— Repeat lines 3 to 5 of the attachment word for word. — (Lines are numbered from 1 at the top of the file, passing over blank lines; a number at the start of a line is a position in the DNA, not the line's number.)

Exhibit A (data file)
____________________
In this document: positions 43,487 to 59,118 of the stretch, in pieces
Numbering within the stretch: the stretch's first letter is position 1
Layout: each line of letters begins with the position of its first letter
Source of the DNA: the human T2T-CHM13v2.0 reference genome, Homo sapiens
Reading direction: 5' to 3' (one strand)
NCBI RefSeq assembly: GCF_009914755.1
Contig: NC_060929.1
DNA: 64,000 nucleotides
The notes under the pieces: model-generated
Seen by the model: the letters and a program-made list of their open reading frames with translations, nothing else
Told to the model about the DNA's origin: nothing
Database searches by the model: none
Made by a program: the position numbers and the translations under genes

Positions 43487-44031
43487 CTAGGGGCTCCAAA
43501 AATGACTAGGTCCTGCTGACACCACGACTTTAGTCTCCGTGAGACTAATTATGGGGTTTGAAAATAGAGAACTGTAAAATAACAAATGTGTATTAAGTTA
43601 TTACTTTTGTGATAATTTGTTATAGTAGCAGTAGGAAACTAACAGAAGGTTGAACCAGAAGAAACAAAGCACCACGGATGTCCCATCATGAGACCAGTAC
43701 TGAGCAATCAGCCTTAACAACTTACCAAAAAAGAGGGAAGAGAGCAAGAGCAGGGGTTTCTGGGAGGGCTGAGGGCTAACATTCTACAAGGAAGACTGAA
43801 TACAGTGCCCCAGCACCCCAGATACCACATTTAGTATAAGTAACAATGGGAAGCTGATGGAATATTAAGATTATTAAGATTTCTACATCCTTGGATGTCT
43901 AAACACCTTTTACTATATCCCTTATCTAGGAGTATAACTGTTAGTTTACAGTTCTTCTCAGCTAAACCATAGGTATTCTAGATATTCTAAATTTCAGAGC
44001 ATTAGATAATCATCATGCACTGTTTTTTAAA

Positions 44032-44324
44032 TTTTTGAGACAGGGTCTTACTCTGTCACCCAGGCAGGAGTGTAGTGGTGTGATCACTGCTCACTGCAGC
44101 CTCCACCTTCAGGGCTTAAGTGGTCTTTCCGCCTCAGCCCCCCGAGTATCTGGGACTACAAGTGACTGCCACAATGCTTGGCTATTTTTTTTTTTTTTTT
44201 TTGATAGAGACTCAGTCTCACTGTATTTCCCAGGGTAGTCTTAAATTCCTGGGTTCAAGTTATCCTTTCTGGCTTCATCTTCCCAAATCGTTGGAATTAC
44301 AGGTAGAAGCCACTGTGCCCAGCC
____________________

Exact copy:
Layout: each line of letters begins with the position of its first letter
Source of the DNA: the human T2T-CHM13v2.0 reference genome, Homo sapiens
Reading direction: 5' to 3' (one strand)